In accordance with another preferred embodiment of the present invention, an ultra-wideband device comprising an antenna to transmit and receive signals, a switch coupled to the antenna, the switch to control access to the antenna, a receiver coupled to the switch, the receiver comprising a filter coupled to the switch, the filter to pass signals in a frequency band from a received signal provided by the switch, an amplifier coupled to the filter, the amplifier to bring the passed signals to a signal level compatible with circuitry in the receiver, a demodulating unit coupled to the amplifier, the demodulating unit containing circuitry to bring the passed signals to an internal frequency, a timing generating unit coupled to the demodulating unit, the timing generating unit containing circuitry to generate samples of the passed signals at different timing offsets, and a converter coupled to the timing generating unit, the converter to convert continuous samples produced by the timing generating unit into discrete samples, the ultra-wideband device further comprising a transmitter coupled to the switch, the transmitter comprising an encoding unit coupled to a data source, the encoding unit containing circuitry to apply a code to data provided by the data source, a spreading unit coupled to the encoding unit, the spreading unit containing circuitry to apply a spreading code to the data, a pulse shaping unit coupled to the spreading unit, the pulse shaping unit containing circuitry to apply mask of a desired pulse with desired frequency characteristics to the encoded and spread data, a modulating unit coupled to the pulse shaping unit, the modulating unit apply a carrier frequency to the shaped, encoded, and spread data, and a filter coupled to the modulating unit and the switch, the filter to ensure that the modulated, shaped, encoded, and spread data fit within a desired frequency range is provided.

An advantage of a preferred embodiment of the present invention is that with the use of a relatively narrow bandwidth transmission, it can be easier to develop and test radio frequency hardware.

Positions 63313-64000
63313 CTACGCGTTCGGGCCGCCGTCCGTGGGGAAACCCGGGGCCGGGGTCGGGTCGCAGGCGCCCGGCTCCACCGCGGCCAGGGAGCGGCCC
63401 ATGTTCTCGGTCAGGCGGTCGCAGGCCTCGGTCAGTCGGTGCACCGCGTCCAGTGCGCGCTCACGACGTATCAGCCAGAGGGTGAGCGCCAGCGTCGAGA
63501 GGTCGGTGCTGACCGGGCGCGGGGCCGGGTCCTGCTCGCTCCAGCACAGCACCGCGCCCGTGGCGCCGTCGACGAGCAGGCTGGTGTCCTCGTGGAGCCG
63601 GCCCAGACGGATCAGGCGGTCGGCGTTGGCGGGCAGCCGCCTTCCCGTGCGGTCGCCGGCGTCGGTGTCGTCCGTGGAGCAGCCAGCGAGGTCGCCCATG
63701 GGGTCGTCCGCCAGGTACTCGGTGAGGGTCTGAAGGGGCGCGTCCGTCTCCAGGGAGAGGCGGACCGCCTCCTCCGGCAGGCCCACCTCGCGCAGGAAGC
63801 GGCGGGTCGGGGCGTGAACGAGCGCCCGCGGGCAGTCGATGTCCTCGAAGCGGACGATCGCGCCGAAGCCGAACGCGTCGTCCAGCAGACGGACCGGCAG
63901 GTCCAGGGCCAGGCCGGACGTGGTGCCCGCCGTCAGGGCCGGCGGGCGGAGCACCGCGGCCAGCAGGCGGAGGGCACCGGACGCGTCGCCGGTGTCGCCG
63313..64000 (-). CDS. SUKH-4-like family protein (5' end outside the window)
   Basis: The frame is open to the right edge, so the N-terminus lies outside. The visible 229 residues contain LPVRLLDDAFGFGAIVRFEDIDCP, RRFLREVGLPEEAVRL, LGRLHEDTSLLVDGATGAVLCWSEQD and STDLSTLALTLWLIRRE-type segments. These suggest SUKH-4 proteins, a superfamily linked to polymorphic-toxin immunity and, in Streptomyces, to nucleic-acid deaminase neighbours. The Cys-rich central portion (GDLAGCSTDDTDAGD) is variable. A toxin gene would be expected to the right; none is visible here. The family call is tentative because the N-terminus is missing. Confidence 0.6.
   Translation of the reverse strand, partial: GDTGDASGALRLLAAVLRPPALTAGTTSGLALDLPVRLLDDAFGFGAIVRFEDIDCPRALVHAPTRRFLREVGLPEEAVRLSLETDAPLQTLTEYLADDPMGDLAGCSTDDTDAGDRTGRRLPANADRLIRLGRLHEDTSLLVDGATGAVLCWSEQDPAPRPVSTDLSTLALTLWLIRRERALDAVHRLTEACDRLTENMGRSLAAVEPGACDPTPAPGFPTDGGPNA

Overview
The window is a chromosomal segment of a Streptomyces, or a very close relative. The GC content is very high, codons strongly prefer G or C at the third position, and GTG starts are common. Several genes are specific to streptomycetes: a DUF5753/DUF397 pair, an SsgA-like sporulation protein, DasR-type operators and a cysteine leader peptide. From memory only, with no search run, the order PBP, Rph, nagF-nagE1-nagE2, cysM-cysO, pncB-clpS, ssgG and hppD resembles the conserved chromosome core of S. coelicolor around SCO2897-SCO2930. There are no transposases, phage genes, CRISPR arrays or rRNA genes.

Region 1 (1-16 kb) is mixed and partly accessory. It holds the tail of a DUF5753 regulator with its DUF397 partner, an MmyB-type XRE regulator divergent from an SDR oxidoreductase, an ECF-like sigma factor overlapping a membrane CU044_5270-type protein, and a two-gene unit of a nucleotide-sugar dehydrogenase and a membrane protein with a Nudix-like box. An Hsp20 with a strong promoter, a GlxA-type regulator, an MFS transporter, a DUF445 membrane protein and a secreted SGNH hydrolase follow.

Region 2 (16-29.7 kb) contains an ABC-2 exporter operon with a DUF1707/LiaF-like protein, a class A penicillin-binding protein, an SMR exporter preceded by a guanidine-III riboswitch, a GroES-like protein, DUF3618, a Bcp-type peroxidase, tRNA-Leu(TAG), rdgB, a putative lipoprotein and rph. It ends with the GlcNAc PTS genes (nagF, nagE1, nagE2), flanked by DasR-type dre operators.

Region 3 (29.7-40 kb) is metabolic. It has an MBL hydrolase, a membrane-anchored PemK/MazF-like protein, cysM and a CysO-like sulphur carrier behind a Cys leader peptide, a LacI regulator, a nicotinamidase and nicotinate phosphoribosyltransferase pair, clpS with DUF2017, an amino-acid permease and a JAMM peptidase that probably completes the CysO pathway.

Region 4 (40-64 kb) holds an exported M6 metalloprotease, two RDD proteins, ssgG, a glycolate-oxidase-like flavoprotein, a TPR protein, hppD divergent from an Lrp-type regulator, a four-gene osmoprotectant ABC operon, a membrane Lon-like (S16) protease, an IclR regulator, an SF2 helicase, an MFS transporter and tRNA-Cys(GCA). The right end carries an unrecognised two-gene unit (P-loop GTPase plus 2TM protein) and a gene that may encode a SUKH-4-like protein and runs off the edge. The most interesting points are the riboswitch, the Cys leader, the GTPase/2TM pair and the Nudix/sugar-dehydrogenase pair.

A further advantage of a preferred embodiment of the present invention is that the use of a relatively narrow bandwidth transmission can permit several communications systems to operate within the same general vicinity by having each communications system transmitting within a different portion of the frequency range.

Yet another advantage of a preferred embodiment of the present invention is that if interferers are detected (or are known prior to transmission) within the transmission frequency range, then the transmission can be moved to a different portion of the frequency range to avoid interference.

The foregoing has outlined rather broadly the features and technical advantages of the present invention in order that the detailed description of the invention that follows may be better understood. Additional features and advantages of the invention will be described hereinafter which form the subject of the claims of the invention. It should be appreciated by those skilled in the art that the conception and specific embodiments disclosed may be readily utilized as a basis for modifying or designing other structures or processes for carrying out the same purposes of the present invention. It should also be realized by those skilled in the art that such equivalent constructions do not depart from the spirit and scope of the invention as set forth in the appended claims.

BRIEF DESCRIPTION OF THE DRAWINGS

For a more complete understanding of the present invention, and the advantages thereof, reference is now made to the following descriptions taken in conjunction with the accompanying drawings, in which: